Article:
Sunday 12 April 1992
Referee: Mr G Courtney
Throughout the 1991 1992 season the future of the game in England was shrouded in uncertainty as the Football League and the Football Association were locked in a battle for power. The root of the matter was, of course, money. Satellite TV wanted live football to lure subscribers to the new technology and it was prepared to pay big sums for exclusive access to the action. The leading First Division clubs wanted to keep most of the cash for themselves and their hard-headed logic was faultless: the big teams generated most of the money, therefore they should get most of it The Football League, representing all 92 professional clubs, wanted the proceeds to be shared out more equally across the divisions. That prompted the best-supported sides to threaten a breakaway, which would have meant they could collar every penny the television companies were prepared to pay. In the end the traditional League system of English football was preserved -but compromise came at a huge cost for the lower league clubs. The FA Premier League was formed in time for the start of the 1992/93 season and the top flight teams began to bank television revenues wastly in excess of anything they had ever seen before. In May 1992 a deal was struck in which the BBC and Sky agreed to pay £300 million over Five years for highlights and live games. That was just the start, as television revenues continued to rocket and then went into orbit as the European Champions League took off.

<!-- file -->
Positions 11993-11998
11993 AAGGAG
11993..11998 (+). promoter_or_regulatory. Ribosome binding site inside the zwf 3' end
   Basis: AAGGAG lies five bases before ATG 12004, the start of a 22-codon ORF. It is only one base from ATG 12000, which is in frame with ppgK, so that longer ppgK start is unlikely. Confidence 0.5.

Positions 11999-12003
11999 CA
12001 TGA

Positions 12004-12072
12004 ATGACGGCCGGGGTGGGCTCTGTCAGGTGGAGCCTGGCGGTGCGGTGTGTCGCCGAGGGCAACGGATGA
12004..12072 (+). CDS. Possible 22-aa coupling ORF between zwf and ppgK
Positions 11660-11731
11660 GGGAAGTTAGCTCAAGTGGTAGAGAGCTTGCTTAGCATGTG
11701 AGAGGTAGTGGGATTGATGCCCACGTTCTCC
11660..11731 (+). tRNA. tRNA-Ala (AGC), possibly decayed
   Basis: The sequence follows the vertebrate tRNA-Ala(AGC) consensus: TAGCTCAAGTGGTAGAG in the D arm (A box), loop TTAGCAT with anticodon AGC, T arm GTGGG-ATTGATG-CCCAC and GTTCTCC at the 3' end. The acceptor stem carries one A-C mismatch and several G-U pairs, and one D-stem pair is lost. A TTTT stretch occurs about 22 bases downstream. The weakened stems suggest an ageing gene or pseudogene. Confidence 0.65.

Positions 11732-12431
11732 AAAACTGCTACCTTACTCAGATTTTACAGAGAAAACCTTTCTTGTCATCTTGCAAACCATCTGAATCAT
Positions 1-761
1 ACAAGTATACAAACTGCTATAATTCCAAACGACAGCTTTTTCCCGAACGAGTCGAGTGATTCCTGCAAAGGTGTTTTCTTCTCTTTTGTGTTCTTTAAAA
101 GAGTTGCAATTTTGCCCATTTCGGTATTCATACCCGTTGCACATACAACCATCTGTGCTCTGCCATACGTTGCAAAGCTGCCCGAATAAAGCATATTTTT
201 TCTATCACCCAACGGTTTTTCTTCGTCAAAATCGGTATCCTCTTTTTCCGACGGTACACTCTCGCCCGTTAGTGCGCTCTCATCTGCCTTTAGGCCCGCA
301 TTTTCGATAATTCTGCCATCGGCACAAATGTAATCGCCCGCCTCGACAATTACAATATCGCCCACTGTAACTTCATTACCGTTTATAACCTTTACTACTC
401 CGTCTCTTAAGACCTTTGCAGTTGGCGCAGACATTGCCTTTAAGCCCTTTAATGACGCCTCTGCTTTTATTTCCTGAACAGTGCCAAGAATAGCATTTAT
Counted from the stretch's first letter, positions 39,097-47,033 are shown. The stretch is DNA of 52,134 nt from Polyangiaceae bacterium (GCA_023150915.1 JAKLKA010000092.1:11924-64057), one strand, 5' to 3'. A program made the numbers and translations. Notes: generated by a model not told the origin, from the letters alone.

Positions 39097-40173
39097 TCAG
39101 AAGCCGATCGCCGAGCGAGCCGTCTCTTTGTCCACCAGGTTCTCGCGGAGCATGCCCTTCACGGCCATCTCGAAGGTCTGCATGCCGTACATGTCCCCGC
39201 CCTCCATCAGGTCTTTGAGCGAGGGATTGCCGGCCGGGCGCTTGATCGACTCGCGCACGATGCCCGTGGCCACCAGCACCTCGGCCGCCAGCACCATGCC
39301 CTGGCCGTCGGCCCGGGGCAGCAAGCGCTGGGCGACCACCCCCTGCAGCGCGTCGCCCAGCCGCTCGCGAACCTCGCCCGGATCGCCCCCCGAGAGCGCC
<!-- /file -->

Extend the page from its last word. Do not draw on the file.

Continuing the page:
United had geared up for football's brave new world by becoming a public limited company in the summer of 1991. The move brought benefits as well as drawbacks. Perhaps crucially, the initial injection of capital ensured that in the early days of the Premier League, the club would have the financial clout to compete for the best players available. Football had restructured itself in such a way that the most successful clubs would make the most money, giving them a head-start on the also-rans the following season. It was vitally important for ambitious clubs to climb aboard this gravy train at the start of the journey or they would be left standing at the station for a long time, perhaps forever. Failure in the early days would condemn lesser teams to a frustrating future of watching richer clubs contesting the big prizes, while they did their best to survive in the big league. The best most of them could hope for would be the occasional decent cup run and perhaps UEFA Cup qualification.
Codec H264, Mkv
Sound 128 kbps